Research gathered by Dr. Edgar Foster
Here are some thoughts on Romans 8:16 from various sources.
The Vocabulary of the Greek New Testament (Moulton-Milligan) states:
"SUNMARTUREW, 'bear witness with' (Rom 2:15 al.): cf. BGU I. 86.41ff (A.D. 155), where the signature of each attesting witness is accompanied by the words SUNMARTURW KAI SUNSFRAKIW."
Rogers and Rogers (The New Linguistic and Exegetical Key to the Greek New Testament, page 330) says: "SUMMARTUREI pres. ind. act. SUMMARTUREW (#5210) to bear witness w. someone, to confirm, to testify in support of someone. Used in the papyri where the signature of each attesting witness is accompanied by the words, 'I bear witness w. and I seal w.'" (MM).
"Beareth witness with our spirit [summarturei tōi pneumati hēmōn]. See on Ro 2:15 for this verb with associative instrumental case. See 1Jo 5:10f. for this double witness" (Robertson's Word Pictures).
We also have these words from John Chrysostom:
"Ver. 16. 'The Spirit Itself beareth witness with our spirit, that we are the children of God.'
For it is not from the language merely, he says, that I make my assertion, but from the cause out of which the language has its birth; since it is from the Spirit suggesting it that we so speak. And this in another passage he has put into plainer words, thus: 'God hath sent forth the Spirit of his Son into our hearts, crying, Abba Father.'(Gal. iv. 6.) And what is that, 'Spirit beareth witness with spirit?' The Comforter, he means, with that Gift, which is given unto us. For it is not of the Gift alone that it is the voice, but of the Comforter also who gave the Gift, He Himself having taught us through the Gift so to speak. But when the 'Spirit beareth witness' what farther place for doubtfulness? For if it were a man, or angel, or archangel, or any other such power that promised this, then there might be reason in some doubting. But when it is the Highest Essence that bestoweth this Gift, and 'beareth witness' by the very words He bade us use in prayer, who would doubt any more of our dignity? For not even when the Emperor elects any one, and proclaims in all men's hearing the honor done him, does anybody venture to gainsay."
See the patristic commentary on Romans at http://books.google.com/books?id=yVs2SQkeZEoC&pg=PA211&dq=commentary+on+romans+8:16&sig=cqytt-06pOgp92zUNtmpuhyuYKk
The NET Bible renders Romans 8:16: The Spirit himself bears witness to our spirit that we are God’s children.
The footnote to that texts reads:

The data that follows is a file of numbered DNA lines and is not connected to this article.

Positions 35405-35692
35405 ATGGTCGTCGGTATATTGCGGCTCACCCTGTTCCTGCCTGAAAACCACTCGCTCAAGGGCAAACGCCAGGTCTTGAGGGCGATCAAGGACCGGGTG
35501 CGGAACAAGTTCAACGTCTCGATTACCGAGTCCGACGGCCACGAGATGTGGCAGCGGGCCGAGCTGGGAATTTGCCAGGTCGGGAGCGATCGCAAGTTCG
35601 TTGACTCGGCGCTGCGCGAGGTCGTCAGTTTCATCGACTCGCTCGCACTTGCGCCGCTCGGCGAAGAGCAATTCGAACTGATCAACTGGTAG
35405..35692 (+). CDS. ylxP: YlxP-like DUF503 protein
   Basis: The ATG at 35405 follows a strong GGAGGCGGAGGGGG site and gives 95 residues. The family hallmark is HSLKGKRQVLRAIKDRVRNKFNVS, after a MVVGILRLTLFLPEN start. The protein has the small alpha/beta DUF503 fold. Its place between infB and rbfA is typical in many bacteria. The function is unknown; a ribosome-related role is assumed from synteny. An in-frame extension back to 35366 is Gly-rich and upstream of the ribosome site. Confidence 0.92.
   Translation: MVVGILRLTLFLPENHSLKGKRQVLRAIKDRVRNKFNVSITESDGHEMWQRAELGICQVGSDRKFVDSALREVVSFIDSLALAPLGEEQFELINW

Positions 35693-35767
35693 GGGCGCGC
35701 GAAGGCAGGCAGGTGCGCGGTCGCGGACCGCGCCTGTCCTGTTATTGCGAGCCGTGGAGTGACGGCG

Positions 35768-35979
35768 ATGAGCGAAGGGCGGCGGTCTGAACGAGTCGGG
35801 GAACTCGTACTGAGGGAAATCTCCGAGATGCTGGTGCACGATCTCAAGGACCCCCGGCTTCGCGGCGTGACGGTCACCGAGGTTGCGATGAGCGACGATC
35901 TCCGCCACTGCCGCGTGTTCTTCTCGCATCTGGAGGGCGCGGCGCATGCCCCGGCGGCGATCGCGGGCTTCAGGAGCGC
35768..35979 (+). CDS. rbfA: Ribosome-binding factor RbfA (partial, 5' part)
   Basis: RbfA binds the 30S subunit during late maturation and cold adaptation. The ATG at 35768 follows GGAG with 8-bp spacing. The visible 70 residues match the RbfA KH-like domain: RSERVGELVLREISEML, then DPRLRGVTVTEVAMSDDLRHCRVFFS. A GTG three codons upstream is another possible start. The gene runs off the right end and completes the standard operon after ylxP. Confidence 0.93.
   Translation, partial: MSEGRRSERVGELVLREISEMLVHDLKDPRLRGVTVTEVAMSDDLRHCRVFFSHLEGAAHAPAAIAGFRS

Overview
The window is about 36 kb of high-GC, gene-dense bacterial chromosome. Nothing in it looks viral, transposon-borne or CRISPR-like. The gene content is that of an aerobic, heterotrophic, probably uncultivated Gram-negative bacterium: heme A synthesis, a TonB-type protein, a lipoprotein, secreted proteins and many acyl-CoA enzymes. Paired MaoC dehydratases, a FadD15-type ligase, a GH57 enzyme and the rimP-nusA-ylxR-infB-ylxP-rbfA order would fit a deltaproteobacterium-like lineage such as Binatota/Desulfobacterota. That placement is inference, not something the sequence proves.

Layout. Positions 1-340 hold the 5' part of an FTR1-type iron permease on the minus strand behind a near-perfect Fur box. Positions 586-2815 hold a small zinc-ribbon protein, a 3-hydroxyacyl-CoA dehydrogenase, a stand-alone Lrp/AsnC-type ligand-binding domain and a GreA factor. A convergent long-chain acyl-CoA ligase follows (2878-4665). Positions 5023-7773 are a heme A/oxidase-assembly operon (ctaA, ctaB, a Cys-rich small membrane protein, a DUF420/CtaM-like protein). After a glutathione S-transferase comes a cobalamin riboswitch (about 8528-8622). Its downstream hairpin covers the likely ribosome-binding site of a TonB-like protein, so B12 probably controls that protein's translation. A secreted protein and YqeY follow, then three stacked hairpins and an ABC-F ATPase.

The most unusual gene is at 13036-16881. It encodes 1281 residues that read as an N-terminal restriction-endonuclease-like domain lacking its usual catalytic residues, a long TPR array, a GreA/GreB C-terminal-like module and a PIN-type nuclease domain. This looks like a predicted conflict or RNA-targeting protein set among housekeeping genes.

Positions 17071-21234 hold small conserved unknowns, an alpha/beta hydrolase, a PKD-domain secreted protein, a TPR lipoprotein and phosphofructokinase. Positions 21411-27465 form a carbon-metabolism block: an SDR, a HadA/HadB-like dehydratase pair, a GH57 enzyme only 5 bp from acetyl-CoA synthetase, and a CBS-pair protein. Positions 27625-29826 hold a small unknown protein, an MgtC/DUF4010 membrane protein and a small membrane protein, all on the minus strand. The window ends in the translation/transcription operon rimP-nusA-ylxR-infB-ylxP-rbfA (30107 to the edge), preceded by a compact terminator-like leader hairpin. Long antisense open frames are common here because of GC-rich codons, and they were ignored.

Or possibly “with.” ExSyn 160-61, however, notes the following: “At issue, grammatically, is whether the Spirit testifies alongside of our spirit (dat. of association), or whether he testifies to our spirit (indirect object) that we are God’s children. If the former, the one receiving this testimony is unstated (is it God? or believers?). If the latter, the believer receives the testimony and hence is assured of salvation via the inner witness of the Spirit. The first view has the advantage of a σύν- (sun-) prefixed verb, which might be expected to take an accompanying dat. of association (and is supported by NEB, JB, etc.). But there are three reasons why πνεύματι (pneumati) should not be taken as association: (1) Grammatically, a dat. with a σύν- prefixed verb does not necessarily indicate association. This, of course, does not preclude such here, but this fact at least opens up the alternatives in this text. (2) Lexically, though συμμαρτυρέω (summarturew) originally bore an associative idea, it developed in the direction of merely intensifying μαρτυρέω (marturew). This is surely the case in the only other NT text with a dat. (Rom 9:1). (3) Contextually, a dat. of association does not seem to support Paul’s argument: ‘What standing has our spirit in this matter? Of itself it surely has no right at all to testify to our being sons of God’ [C. E. B. Cranfield, Romans [ICC], 1:403]. In sum, Rom 8:16 seems to be secure as a text in which the believer’s assurance of salvation is based on the inner witness of the Spirit. The implications of this for one’s soteriology are profound: The objective data, as helpful as they are, cannot by themselves provide assurance of salvation; the believer also needs (and receives) an existential, ongoing encounter with God’s Spirit in order to gain that familial comfort.